Catastrophic injuries can come from a number of different types of accidents. However, most commonly, a catastrophic injury will result from:

  • High-speed accidents
  • Head-on collisions
  • Pedestrian accidents
  • Truck accidents
  • Motorcycle accidents

“Catastrophic” injuries generally involve one or more of the following characteristics:

  • A permanent incapacitation of at least one of the major body systems
  • Permanent inability to perform responsibilities for gainful employment
  • Permanent and severe physical, cognitive, or emotional/behavioral disability
  • Damage to the head, neck, or spinal cord

How are Catastrophic or Serious Injury Claims Valued in Horry County or Georgetown County?

In a catastrophic injury case, damages include the costs that your injuries have created for you monetarily, physically, and mentally. They also include the potential amount that a court might award as punishment against the party who caused your injury in order to deter others from similar negligent conduct.

The value of a catastrophic or serious injury claim will be based on:

  • Medical Treatment. The cost of medical care and ongoing treatment or therapy associated with the injury event, including compensation for estimated futurecare, plays an extremely important role in determining the value of any catastrophic injury case. Due to the severe nature of catastrophic injuries, the medical costs associated with them can be very high.
  • Income. Many catastrophic injury victims find themselves unable to work after their accident, sometimes for the rest of their lives. In these cases, injury survivors may be entitled to compensation under the law for lost wages and benefits. This includes both income lost to-date and future income that the survivor would likely have earned if they hadn’t been hurt.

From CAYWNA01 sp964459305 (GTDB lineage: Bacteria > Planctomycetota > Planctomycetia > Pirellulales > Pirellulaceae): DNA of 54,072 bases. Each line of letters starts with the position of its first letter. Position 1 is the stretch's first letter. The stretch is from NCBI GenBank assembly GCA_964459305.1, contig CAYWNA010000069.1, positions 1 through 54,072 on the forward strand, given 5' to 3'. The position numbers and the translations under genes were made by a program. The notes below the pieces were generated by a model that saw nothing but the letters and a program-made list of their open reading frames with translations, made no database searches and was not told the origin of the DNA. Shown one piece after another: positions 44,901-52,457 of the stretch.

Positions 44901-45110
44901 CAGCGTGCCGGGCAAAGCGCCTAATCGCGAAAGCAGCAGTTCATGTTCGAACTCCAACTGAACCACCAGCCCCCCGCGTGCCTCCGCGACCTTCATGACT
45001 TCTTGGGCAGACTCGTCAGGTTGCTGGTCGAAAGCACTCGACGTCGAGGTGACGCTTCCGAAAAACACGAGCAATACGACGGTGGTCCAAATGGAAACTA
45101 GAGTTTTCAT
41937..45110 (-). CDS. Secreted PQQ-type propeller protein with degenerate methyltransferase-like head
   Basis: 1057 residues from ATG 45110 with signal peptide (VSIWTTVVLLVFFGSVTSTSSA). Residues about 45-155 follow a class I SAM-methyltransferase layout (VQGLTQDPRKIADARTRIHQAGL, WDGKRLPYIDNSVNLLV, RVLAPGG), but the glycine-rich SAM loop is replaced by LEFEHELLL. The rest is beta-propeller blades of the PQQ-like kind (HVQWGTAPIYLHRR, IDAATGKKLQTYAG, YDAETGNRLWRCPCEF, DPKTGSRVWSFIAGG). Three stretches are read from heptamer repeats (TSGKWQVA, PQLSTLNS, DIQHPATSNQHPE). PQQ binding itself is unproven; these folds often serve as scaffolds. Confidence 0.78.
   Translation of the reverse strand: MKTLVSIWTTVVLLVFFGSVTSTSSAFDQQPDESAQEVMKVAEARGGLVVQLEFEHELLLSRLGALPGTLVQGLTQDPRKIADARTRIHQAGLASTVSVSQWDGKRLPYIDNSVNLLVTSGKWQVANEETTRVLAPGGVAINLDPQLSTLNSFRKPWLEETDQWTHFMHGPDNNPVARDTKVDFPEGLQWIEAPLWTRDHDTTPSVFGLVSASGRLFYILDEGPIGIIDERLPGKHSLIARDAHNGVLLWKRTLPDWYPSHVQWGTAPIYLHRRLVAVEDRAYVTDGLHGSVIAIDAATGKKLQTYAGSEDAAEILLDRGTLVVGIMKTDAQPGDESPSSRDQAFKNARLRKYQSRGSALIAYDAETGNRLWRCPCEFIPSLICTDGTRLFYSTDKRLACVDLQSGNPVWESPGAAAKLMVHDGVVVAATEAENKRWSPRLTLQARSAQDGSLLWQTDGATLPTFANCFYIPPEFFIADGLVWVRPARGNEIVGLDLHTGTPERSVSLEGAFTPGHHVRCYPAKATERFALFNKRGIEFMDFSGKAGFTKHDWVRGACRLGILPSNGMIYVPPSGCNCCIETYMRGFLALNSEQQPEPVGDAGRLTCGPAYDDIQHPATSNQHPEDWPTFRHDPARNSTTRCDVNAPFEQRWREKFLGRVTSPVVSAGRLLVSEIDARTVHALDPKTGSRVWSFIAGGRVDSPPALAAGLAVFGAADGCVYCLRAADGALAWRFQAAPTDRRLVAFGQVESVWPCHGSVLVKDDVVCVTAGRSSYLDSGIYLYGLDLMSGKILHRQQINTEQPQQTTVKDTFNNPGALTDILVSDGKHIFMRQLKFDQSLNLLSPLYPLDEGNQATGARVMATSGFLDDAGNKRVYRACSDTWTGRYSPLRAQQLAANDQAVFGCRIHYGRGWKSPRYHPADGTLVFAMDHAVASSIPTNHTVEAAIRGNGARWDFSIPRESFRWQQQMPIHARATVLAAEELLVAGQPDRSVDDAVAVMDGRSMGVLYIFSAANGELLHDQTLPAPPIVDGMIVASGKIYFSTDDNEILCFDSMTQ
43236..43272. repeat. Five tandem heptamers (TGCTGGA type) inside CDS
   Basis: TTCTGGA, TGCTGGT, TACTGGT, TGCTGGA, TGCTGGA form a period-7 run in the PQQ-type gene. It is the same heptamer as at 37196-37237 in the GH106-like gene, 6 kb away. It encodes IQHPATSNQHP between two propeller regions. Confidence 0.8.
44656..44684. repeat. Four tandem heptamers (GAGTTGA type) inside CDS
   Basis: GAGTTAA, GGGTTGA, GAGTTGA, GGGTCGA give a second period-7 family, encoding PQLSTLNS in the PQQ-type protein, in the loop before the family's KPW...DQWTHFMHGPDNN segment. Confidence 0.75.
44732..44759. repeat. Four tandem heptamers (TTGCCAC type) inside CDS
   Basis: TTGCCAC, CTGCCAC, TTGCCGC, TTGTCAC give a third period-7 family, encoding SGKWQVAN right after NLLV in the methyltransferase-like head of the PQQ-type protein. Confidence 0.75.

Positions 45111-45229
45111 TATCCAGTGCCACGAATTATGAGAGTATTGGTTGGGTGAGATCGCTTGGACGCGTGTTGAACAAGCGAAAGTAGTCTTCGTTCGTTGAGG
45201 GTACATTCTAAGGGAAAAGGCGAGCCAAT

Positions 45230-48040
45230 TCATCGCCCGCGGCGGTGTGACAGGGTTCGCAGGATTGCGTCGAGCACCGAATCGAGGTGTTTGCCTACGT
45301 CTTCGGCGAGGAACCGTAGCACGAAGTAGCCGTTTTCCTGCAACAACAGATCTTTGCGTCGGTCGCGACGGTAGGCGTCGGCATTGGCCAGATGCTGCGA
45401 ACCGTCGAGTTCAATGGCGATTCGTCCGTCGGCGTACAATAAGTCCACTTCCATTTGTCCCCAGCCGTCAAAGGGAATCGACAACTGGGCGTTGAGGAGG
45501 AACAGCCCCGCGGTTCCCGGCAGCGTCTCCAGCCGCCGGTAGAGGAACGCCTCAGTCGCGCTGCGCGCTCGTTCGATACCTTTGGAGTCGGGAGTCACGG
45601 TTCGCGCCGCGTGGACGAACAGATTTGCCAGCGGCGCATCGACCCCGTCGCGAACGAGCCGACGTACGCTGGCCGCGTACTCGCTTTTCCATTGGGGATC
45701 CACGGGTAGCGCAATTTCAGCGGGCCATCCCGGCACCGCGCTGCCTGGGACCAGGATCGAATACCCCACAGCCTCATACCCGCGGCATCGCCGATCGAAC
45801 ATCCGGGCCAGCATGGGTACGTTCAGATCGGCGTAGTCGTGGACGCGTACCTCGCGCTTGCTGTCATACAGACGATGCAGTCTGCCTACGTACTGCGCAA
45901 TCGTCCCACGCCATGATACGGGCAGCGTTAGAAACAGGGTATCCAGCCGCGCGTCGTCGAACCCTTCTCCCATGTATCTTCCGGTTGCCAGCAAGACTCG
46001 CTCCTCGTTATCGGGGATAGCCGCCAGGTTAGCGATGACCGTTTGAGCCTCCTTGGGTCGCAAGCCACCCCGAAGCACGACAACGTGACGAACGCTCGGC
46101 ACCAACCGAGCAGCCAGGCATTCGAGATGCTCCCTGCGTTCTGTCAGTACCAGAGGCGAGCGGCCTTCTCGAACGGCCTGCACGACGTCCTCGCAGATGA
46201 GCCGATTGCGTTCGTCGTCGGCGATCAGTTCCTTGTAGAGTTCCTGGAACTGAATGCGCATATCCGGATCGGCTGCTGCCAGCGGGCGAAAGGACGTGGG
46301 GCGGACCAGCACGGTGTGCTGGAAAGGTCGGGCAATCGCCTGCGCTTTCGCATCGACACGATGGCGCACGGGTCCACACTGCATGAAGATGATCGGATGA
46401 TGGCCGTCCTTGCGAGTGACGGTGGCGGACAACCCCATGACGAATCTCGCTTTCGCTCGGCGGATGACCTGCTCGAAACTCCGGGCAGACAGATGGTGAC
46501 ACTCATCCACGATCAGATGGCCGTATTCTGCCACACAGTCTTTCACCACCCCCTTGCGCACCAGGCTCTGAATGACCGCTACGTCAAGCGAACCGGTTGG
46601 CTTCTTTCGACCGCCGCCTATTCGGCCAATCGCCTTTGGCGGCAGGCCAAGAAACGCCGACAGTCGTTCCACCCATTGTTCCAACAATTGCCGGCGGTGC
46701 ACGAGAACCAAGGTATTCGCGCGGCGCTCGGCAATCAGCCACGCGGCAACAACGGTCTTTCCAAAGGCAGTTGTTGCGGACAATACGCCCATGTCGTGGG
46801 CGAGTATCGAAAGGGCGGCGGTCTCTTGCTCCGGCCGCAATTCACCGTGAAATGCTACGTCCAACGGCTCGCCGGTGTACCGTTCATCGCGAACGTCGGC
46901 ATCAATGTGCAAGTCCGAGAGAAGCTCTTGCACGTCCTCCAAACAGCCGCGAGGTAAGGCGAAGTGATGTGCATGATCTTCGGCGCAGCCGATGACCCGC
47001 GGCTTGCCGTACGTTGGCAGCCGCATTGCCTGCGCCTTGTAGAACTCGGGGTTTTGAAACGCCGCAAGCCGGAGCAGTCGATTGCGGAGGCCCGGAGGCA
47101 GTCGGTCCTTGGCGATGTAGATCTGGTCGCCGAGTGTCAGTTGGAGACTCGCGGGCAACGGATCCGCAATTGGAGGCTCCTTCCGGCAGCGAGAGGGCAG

• Pain and Suffering. This category of damages is more difficult to pin down than the others, but it generally includes any long-term physical, emotional, and/or mental consequences that prevent the victim from enjoying their life in the way they did before.
  • Loss of Enjoyment. This category of damages refers to a survivor’s loss of their ability to enjoy day-to-day activities like sports, hobbies, and other recreational pursuits.

How Can All Medical Costs be Valued in a Serious Injury Case When it Isn’t Known What Medical Treatments May Be Needed in the Future?

Typically, personal injury lawyers wait until a client has reached maximum medical improvement before attempting to evaluate future treatment needs. Maximum medical improvement means the point at which a client’s condition is unlikely to get any better, even with additional medical care. However, more treatment past the point of “maximum medical improvement” may be necessary in order to help reduce pain and make other symptoms more manageable.